MSM Deathwatch by American Elephant
April 25, 2009, 4:18 pm
Filed under: Media Bias, News | Tags: , ,

The New York Times is now $1.26 billion in the hole.



American voters think that Obama damages national security. by The Elephant's Child
April 25, 2009, 12:59 am
Filed under: National Security, Terrorism | Tags: , ,

A new Rasmussen survey suggests that the Democrats have overreached with their obsessive interest in the waterboarding of the terrorist Khalid Sheikh Mohammed.  Voters are just unimpressed with the “torture” theme.

58 percent of voters say that the Obama administration’s release of Department of Justice memos “endangers the national security of the United States.”  Less than half as many think that it “helps America’s image abroad.”

70 percent say that America’s legal system either does a good job of weighing security needs against individual rights, or that it puts too much emphasis on individual rights at the expense of national security.  Only a bare 21 percent say that the legal system is “too concerned about protecting national security.

58 percent said that the Obama administration should not investigate the Bush administration on interrogations, while only 28 percent wanted investigations.  Only 22 percent of independents wanted investigations.  Even democrats, by a tiny margin felt that the release damaged national security.  Independents by an overwhelming majority believe Obama damaged national security — 65 percent to 23 percent.

Americans in every demographic are more inclined to believe that the legal system worries way too much about individual rights rather than national security.

This may suggest that Obama’s apology tour may not have been especially well-received.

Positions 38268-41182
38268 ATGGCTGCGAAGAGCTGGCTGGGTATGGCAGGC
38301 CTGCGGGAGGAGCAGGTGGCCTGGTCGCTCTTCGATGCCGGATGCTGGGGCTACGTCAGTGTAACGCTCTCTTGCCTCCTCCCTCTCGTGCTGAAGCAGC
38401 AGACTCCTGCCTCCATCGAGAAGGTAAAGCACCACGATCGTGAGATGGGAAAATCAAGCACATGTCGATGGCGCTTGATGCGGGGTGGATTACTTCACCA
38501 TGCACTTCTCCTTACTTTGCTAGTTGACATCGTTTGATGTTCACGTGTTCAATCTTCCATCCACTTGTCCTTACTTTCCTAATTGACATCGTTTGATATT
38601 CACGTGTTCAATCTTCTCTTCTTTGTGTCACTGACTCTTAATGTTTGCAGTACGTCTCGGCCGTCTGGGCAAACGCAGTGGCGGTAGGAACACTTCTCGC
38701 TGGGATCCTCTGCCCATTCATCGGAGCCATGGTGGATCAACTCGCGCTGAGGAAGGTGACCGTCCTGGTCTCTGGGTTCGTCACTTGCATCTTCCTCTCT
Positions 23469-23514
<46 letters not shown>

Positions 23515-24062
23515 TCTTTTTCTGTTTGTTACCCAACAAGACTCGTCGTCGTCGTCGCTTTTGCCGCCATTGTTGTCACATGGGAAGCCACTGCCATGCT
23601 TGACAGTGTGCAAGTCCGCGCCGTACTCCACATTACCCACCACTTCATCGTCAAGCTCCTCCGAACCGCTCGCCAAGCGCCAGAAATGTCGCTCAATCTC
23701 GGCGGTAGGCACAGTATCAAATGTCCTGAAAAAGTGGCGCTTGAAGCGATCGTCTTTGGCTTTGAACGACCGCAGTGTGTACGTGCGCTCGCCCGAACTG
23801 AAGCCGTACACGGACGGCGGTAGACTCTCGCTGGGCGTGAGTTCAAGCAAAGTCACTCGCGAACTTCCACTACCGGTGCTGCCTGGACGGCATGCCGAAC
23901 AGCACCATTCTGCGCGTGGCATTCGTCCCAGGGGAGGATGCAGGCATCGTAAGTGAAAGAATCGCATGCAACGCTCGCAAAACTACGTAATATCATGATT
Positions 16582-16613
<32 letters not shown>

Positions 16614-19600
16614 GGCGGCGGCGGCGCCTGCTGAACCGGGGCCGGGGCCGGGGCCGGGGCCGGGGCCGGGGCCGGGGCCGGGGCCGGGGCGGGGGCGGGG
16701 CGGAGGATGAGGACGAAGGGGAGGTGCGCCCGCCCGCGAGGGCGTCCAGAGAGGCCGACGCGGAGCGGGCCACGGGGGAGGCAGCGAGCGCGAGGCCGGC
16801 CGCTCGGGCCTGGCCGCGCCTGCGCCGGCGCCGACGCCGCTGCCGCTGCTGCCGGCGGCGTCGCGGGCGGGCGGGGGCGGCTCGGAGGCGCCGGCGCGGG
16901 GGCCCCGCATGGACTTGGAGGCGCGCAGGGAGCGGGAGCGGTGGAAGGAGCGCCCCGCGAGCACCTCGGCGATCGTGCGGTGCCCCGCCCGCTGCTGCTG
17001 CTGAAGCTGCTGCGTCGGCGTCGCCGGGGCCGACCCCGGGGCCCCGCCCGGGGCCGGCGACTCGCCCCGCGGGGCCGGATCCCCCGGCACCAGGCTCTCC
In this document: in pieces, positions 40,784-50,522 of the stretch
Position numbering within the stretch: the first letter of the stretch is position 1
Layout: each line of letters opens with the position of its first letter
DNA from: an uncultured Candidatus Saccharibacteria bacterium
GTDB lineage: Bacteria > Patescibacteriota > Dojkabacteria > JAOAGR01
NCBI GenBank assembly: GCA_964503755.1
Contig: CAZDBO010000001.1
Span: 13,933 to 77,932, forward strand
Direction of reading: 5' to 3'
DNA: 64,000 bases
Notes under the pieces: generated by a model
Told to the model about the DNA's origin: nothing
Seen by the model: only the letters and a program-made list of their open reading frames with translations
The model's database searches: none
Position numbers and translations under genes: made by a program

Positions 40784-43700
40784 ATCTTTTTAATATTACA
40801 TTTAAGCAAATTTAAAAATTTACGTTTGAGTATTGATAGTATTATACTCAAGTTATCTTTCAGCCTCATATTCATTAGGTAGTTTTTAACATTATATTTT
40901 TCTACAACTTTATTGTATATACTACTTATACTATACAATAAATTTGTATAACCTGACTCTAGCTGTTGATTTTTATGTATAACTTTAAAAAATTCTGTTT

Obama’s decision to close Guantanamo Bay is now disapproved of by a 46 to 36 margin, with declining support for Obama’s actions.



Here come the Uighurs, we just don’t know where yet. by The Elephant's Child
April 25, 2009, 12:19 am
Filed under: Domestic Policy, Politics, Progressivism | Tags: , ,

After the Inauguration, President Obama was very anxious to appear to “hit the ground running.”  He hastened to sign all sorts of Executive Orders to undo whatever George Bush did. Believing that one reason for anti-Americanism in the world, was international disapproval  of our detention center at Guantanamo Bay, he ordered Guantanamo to be closed within a year.  Unfortunately, he had no idea what to do with the detainees.

We have released many of the detainees, those who were thought to be less dangerous.  It has been widely stated that those who are left are the “worst of the worst.”  Aside from the fulminations of the human rights crowd, and the not very believable claims of the detainees themselves through their court-assigned lawyers; there have been many visitors to the detention center who describe the place as a model prison run with extreme care for the rights of the detainees.

The Uighurs are Chinese Muslim jihadists, trained in explosives and assassination tactics, and anxious enough to be trained that they traveled from China to Afghanistan to become more effectively lethal.  They were trained by Abdul Haq, a member of al Qaeda’s inner circle.  They were sent to Guantanamo in 2002 after being captured in Pakistan.  Some former U.S. officials have said that government information indicates that the Uighurs may pose a danger if released.  Other officials and human rights organizations insist they pose no threat to Americans.

They cannot be returned to China; they oppose the Chinese government, and presumably the Chinese government returns the favor.  The position of “detainee” is apparently incomprehensible.  (The idea is to keep them from returning to jihadism and killing Americans).

Guantanamo Bay was chosen and developed as the best possible solution to a difficult problem, after a great deal of searching and study.   I find the administration’s exquisitely delicate feelings for the opinions of European journalists a little hard to stomach.

The Uighurs are to be released in this country, probably in Virginia suburbs where some Uighur immigrants from China have settled.  The thought is that they should be near others who speak their language and understand their customs.  I don’t know if anyone has asked the immigrants if they want the detainees.

This is now Obama’s problem, and his risk.